See also: Thorp and þorp

English edit

Etymology edit

From Middle English thorp, throp, from Old English þorp, þrop (farm, village), from Proto-West Germanic *þorp, from Proto-Germanic *þurpą, *þrepą (village, farmstead, troop), from Proto-Indo-European *trab-, *treb- (dwelling, room). Doublet of dorf and dorp, and possibly also of troop and troupe.

Pronunciation edit

Noun edit

thorp (plural thorps)

  1. (archaic, now chiefly in placenames) A group of houses standing together in the country; a hamlet; a village.

Alternative forms edit

Translations edit

See also edit

Anagrams edit

Middle English edit

Alternative forms edit

Etymology edit

Inherited from Old English þorp.

Pronunciation edit

  • IPA(key): /θɔrp/, /θrɔp/, /θrɔːp/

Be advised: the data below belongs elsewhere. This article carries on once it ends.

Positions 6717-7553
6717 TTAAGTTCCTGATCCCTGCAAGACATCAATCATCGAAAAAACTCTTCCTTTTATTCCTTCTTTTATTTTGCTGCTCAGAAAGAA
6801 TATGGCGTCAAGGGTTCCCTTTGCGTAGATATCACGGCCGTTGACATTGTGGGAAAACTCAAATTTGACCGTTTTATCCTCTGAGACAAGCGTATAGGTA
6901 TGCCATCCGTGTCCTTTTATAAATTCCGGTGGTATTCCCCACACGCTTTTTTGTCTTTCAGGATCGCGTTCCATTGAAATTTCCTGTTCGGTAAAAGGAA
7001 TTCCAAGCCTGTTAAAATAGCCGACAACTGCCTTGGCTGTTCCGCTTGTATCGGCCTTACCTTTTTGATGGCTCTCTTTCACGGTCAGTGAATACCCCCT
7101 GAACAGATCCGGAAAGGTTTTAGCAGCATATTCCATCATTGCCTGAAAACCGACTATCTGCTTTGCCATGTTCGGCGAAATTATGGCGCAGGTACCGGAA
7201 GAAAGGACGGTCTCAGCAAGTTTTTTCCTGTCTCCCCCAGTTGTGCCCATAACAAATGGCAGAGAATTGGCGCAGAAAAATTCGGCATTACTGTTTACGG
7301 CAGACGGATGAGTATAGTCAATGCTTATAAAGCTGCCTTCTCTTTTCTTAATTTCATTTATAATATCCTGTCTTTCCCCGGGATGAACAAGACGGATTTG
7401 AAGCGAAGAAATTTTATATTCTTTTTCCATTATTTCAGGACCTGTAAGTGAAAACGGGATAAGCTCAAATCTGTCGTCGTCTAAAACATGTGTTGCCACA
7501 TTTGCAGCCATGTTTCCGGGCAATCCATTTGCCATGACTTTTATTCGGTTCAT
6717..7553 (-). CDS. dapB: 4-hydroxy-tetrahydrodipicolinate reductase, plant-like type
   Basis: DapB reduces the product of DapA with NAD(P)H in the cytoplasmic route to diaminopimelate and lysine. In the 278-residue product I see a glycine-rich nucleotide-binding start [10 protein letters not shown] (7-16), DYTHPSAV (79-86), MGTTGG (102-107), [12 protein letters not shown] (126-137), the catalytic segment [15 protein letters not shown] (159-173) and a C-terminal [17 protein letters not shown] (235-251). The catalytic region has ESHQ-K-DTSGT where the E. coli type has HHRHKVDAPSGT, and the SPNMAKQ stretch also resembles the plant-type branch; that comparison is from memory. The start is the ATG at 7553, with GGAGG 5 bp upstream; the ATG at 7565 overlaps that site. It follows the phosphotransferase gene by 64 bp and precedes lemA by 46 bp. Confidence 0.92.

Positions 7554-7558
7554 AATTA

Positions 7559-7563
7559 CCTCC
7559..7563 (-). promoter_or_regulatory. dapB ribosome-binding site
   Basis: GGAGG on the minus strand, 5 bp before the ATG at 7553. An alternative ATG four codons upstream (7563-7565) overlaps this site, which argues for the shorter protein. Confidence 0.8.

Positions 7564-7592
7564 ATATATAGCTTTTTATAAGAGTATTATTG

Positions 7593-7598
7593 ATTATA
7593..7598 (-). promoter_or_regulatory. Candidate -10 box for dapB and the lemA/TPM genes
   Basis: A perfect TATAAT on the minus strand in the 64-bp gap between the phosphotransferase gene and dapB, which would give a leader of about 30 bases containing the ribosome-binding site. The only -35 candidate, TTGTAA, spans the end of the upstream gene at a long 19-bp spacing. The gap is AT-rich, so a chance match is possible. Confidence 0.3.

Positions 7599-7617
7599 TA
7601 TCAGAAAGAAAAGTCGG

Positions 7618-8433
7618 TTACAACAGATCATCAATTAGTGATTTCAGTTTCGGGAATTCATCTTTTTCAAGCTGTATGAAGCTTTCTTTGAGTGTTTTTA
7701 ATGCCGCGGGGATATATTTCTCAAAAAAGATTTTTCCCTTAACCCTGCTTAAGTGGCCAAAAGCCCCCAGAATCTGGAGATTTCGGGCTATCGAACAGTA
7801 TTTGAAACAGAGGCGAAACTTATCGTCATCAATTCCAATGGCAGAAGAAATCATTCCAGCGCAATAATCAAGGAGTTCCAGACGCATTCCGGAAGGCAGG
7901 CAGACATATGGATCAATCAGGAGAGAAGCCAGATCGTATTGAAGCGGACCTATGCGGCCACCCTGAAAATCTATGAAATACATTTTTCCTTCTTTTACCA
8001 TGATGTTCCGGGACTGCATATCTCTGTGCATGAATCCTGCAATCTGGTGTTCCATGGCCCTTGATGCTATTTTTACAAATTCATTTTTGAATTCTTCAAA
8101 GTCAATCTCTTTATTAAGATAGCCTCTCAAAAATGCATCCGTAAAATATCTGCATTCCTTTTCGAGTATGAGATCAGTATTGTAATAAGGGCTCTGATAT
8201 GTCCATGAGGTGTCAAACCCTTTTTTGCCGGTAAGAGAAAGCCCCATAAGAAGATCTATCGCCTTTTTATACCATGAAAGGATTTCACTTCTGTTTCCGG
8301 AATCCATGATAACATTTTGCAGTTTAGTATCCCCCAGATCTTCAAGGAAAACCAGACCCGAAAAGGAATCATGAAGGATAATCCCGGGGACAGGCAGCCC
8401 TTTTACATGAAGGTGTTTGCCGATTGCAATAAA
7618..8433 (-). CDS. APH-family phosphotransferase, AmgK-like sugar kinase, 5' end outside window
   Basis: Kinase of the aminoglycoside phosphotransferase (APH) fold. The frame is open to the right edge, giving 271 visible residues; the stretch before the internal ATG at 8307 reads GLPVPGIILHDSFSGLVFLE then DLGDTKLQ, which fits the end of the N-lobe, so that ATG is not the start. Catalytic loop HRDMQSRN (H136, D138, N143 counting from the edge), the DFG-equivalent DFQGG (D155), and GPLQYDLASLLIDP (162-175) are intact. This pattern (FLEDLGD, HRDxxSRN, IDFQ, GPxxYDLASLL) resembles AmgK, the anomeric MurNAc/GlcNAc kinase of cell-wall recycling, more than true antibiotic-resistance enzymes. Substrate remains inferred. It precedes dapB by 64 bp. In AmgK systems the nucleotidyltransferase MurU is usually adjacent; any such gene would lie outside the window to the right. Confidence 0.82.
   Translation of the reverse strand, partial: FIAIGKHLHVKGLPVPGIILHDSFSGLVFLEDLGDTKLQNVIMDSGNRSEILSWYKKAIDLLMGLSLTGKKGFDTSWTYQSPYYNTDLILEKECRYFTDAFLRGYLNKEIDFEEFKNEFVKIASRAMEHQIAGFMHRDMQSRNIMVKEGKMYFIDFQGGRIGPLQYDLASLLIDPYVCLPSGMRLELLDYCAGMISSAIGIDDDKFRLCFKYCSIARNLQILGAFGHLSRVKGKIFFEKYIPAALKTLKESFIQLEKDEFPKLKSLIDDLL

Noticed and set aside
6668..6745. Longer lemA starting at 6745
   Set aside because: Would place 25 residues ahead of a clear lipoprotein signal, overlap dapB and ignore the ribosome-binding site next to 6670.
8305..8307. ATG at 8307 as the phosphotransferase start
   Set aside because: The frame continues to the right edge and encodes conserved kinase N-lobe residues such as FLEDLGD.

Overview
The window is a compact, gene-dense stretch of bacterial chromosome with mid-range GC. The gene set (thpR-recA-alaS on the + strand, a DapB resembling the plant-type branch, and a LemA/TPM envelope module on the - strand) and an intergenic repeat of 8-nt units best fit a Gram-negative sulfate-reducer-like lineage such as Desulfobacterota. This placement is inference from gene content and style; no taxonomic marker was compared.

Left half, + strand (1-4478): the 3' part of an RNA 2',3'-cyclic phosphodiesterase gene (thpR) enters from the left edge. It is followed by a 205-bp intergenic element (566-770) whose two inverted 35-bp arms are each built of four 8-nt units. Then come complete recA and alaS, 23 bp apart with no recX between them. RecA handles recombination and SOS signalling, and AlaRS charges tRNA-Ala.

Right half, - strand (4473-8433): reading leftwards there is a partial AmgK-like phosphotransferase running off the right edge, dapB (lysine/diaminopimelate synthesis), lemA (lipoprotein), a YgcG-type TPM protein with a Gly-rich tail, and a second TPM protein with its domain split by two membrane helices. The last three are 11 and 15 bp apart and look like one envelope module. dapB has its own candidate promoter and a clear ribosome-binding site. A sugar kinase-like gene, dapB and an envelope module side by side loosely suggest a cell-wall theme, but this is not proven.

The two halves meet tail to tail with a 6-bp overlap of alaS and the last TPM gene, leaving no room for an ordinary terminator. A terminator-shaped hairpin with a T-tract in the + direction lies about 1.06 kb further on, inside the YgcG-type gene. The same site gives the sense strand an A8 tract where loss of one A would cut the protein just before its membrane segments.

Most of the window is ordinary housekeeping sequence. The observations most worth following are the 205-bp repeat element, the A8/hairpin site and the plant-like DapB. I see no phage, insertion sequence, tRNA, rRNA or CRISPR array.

Noun edit

thorp (plural thorpes)

  1. A small village or settlement.

Descendants edit

  • English: thorp

References edit

Old Dutch edit

Etymology edit

From Proto-West Germanic *þorp.

Noun edit

thorp n

  1. village

Inflection edit

This noun needs an inflection-table template.

Descendants edit

Further reading edit

  • “thorp”, in Oudnederlands Woordenboek[1], 2012

Old Saxon edit

Etymology edit

From Proto-West Germanic *þorp.

Noun edit

thorp n

  1. village

Declension edit


Descendants edit